As the national income per capita (GNI) rises, in low income countries fleets can grow almost exponentially, which may result in a rapid increase in the number of motorcycle crashes, and children and other vulnerable groups could be prime victims, say child rights activists and road safety experts.
Road safety experts recommend the following best practices if India is serious about protecting children from road crashes.
A low income country may consider introducing a government subsidy programme, initially only for child helmets. The hospital treatment and other related costs incurred in the case of a crash will be far greater than the cost of a basic helmet.
For example, since 2007 the government of Vietnam has continuously improved its laws and regulations to promote helmet-wearing by motorcyclists, including a provision that holds parents responsible for ensuring that their children wear appropriate helmets when they are passengers on motorcycles. Helmet-wearing rates have remained above 90% since the introduction of the motorcycle helmet law. In Malaysia, research is underway to develop helmets specifically suitable for children.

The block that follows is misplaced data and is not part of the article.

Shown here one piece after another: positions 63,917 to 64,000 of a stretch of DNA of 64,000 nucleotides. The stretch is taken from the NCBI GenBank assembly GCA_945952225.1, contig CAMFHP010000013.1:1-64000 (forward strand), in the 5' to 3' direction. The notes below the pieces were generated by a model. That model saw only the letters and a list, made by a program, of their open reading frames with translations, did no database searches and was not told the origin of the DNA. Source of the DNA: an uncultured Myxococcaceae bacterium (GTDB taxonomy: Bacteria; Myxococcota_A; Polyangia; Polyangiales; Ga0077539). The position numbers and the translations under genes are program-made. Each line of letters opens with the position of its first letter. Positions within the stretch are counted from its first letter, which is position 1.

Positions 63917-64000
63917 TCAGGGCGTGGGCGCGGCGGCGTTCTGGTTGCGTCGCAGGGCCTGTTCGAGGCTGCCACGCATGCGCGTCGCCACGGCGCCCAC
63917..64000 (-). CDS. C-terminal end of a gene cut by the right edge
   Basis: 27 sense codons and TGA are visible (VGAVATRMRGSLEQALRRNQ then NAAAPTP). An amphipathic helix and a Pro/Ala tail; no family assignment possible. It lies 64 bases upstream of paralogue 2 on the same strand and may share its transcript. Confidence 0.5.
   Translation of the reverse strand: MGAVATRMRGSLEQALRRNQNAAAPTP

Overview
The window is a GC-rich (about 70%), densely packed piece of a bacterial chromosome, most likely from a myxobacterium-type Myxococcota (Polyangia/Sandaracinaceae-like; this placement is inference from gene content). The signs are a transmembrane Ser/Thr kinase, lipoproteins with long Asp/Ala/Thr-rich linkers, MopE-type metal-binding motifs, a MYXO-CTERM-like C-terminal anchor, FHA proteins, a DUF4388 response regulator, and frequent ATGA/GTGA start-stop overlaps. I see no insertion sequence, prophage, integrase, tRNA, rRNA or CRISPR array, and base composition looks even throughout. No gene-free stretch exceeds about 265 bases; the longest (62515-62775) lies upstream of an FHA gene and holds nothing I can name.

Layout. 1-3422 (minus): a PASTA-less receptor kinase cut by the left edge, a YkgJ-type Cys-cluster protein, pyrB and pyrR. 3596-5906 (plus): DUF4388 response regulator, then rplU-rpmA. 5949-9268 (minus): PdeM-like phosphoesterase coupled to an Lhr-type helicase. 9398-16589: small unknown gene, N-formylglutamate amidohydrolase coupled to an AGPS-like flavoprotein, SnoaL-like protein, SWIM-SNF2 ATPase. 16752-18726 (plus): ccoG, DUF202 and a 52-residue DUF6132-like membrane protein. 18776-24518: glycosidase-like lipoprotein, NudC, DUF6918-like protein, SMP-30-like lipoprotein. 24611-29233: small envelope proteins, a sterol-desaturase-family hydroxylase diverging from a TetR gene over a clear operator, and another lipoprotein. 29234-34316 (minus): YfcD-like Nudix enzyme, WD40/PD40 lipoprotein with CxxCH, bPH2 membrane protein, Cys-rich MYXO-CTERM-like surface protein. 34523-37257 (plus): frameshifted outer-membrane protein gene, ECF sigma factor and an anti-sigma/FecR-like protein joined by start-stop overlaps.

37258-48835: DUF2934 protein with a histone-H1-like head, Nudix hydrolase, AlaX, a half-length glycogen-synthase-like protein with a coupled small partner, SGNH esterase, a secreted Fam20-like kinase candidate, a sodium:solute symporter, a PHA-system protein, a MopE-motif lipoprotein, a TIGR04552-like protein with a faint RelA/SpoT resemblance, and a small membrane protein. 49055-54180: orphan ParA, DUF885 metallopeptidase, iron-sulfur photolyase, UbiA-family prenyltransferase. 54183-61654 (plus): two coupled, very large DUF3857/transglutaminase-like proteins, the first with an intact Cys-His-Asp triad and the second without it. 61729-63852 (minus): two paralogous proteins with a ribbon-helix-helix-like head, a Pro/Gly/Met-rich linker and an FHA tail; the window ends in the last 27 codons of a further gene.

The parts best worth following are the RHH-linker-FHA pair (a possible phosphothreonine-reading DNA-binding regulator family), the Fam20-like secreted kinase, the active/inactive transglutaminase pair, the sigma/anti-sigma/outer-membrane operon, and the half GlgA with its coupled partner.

Small children must not be taken on motorcycles. Therefore, many countries introduced a minimum age and/or a minimum height for children to be transported on motorcycles, according to a UN Helmet Study.
While wearing helmets can save 42% lives and avoid 69% of injuries to riders, according to the UN Helmet Study, WHOâ€™s Helmets, a road safety manual for decision-makers and practitioners, points out that when motorcycle helmet laws are enforced, helmet-wearing rates can increase to over 90%.
This article is written as part of the World Health Organisationâ€™s Media Fellowship on Road Safety 2019.
G Rajasekaran is a senior journalist based in Salem and reports about development issues in the western districts of Tamil Nadu.